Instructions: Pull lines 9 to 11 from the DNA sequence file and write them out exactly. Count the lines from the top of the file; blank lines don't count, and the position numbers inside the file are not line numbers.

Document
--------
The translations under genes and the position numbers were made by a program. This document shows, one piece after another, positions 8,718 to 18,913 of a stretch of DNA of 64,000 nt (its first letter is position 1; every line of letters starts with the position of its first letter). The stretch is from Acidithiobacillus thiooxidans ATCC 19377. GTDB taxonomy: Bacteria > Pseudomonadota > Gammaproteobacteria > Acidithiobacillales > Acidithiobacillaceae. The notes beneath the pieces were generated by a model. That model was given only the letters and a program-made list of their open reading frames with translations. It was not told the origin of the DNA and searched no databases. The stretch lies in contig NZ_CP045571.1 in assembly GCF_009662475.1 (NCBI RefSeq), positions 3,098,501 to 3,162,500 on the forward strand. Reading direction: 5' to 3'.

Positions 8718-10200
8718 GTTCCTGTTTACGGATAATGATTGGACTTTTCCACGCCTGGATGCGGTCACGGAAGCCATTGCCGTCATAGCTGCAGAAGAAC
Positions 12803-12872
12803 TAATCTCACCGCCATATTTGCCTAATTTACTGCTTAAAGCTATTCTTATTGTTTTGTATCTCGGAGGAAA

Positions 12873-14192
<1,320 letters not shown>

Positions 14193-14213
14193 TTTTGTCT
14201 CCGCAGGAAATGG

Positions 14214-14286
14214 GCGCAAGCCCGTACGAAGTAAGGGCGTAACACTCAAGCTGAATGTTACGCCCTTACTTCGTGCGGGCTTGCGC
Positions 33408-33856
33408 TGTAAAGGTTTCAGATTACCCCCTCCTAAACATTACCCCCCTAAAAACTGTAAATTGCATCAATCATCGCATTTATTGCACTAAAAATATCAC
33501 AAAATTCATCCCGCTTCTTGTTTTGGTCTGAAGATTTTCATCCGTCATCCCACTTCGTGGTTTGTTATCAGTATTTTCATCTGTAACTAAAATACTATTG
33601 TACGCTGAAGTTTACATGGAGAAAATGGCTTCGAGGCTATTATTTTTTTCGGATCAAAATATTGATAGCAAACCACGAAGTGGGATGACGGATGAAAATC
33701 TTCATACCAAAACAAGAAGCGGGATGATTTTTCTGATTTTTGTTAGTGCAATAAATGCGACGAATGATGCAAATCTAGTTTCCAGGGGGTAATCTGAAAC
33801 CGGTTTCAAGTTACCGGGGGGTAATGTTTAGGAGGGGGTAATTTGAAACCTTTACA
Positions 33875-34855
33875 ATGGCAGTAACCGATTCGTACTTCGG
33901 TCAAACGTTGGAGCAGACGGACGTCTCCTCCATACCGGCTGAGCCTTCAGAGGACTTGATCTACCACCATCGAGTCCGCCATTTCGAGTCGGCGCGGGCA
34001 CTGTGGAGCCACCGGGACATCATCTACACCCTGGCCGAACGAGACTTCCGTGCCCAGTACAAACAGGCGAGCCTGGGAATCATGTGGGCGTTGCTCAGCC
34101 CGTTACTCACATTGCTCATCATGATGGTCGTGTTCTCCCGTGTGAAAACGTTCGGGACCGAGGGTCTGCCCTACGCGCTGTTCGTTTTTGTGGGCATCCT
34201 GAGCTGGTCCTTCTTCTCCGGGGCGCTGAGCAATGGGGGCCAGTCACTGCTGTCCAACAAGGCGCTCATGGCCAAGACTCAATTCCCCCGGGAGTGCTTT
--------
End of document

14193 TTTTGTCT
14201 CCGCAGGAAATGG

Positions 14214-14286